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Recherche littéraire/Literary Research

Fall 2019


Edited By Marc Maufort

Daniel Acke, Mark Anderson, Eugene L. Arva, Franca Bellarsi, Valérie-Anne Belleflamme, Thomas Buffet, Ipshita Chanda, Mateusz Chmurski, Wiebke Denecke, Christophe Den Tandt, Lieven D’hulst, César Domínguez, Manfred Engel, Dorothy Figueira, John B. Forster, Massimo Fusillo, Gerald Gillespie, Marie Herbillon, S. Satish Kumar, François Lecercle, Ursula Lindqvist, Jocelyn Martin, Jessica Maufort, Marc Maufort, Sam McCracken, Isabelle Meuret, Delphine Munos, Daniel-Henri Pageaux, Danielle Perrot-Corpet, Frank Schulze-Engler, Monica Spiridon, Jüri Talvet, Daria Tunca, Cyril Vettorato, Hein Viljoen, Jenny Webb

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Jüri Talvet: Bernard Dieterle and Manfred Engel, eds. Theorizing the Dream / Savoirs et théories du rêve. Würzburg: Köningshausen & Neumann, 2018. Pp. 424. ISBN: 9783826064432.

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Bernard Dieterle and Manfred Engel, eds. Theorizing the Dream / Savoirs et théories du rêve. Würzburg: Köningshausen & Neumann, 2018. Pp. 424. ISBN: 9783826064432.

Theorizing the Dream / Savoirs et Théories du Rêve is the second volume in the series of academic research work conducted under the auspices of the International Comparative Literature Association (ICLA/ AILC) Research Committee on Dreams. The first volume, Writing the Dream / Ecrire le rêve, appeared in 2017. As far as I know, at least one more volume in the same series “Cultural Dream Studies / Kulturwissenschaftliche Traum-Studien / Études culturelles sur le rêve” – all of them coordinated and edited by Bernard Dieterle and Manfred Engel – is to be published soon.

In her review of Volume One, Dorothy Figueira underlines the great merit of the work accomplished by that particular ICLA research committee under the supervision of the German scholars Dieterle and Engel (Figueira). I can only share her admiration for the strong German academic tradition in comparative literary research displayed in this volume. Furthermore, before the present dream studies project, Dieterle and Engel had also edited (with the American comparatist Gerald Gillespie) a substantial international research volume, Romantic Prose Fiction (Benjamins, 2008, 733 pp.)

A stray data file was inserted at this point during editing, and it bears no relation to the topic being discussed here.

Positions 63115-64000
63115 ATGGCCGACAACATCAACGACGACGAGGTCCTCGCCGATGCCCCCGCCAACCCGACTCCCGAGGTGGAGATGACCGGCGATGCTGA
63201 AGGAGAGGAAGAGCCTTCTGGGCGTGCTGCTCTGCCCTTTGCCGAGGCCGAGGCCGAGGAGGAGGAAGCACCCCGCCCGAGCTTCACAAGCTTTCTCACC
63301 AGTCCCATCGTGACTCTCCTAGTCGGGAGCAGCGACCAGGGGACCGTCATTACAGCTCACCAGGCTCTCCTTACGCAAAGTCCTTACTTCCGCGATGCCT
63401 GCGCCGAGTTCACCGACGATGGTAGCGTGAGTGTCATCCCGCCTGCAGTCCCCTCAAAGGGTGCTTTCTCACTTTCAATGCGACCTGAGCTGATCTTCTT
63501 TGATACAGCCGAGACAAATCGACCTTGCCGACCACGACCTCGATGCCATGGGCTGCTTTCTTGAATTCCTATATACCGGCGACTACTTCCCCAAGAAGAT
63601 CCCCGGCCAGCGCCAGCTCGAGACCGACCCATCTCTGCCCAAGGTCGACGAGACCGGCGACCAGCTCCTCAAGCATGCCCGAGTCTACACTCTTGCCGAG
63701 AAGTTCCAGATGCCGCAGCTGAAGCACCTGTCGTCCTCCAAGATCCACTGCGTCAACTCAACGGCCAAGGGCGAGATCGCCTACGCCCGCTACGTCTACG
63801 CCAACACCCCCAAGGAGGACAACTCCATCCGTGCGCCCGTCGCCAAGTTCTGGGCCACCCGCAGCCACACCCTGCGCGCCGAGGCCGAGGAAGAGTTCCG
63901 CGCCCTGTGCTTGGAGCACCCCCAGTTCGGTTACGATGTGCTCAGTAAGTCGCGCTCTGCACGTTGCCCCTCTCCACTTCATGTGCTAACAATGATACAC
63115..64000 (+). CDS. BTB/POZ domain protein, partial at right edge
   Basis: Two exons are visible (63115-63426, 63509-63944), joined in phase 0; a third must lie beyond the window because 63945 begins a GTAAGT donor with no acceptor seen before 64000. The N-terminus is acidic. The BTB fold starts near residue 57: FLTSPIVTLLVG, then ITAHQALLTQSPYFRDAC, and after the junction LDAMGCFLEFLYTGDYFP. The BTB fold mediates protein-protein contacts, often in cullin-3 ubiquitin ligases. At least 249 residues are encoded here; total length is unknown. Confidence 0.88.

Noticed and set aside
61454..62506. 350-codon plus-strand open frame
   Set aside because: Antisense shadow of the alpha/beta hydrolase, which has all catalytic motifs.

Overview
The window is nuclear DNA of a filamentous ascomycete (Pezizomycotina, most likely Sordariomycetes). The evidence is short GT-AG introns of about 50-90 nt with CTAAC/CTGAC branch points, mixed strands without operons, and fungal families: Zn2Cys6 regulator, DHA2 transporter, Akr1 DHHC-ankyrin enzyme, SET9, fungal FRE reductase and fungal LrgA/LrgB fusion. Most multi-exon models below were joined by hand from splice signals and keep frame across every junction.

The recent postmodern zeal of deconstruction has flooded cultural and literary scholarship with all kinds of metaphoric and witty re-writings, as if trying to revive the fashion of the early seventeenth-century French littérature précieuse. This phenomenon undoubtedly had its initial spell, but as we have entered the twenty-first century, with its all-potent digital copying-machinery, the wide reading public reveals signs of getting bored with the artistry of ambiguities. On their part, academic publishing houses, which have to earn their daily bread in the context of an ever tenser world-wide rivalry, can hardly afford puzzles in book titles. Instead of précieusité, their expectancy is “preciseness.”

In a similar way with a number of Western international organizations, the official working languages of ICLA / AILC are English and French. ←207 | 208→In the particular case of these volumes on dream studies, the inclusion of the German version of the series title is surely justified, as German scholars have been the main architects of this impressive intellectual project. In Volume Two, Theorizing the Dream / Savoirs et Théories du Rêve, the article authors come overwhelmingly from German universities (12). Five authors represent French institutions, while one author only is American.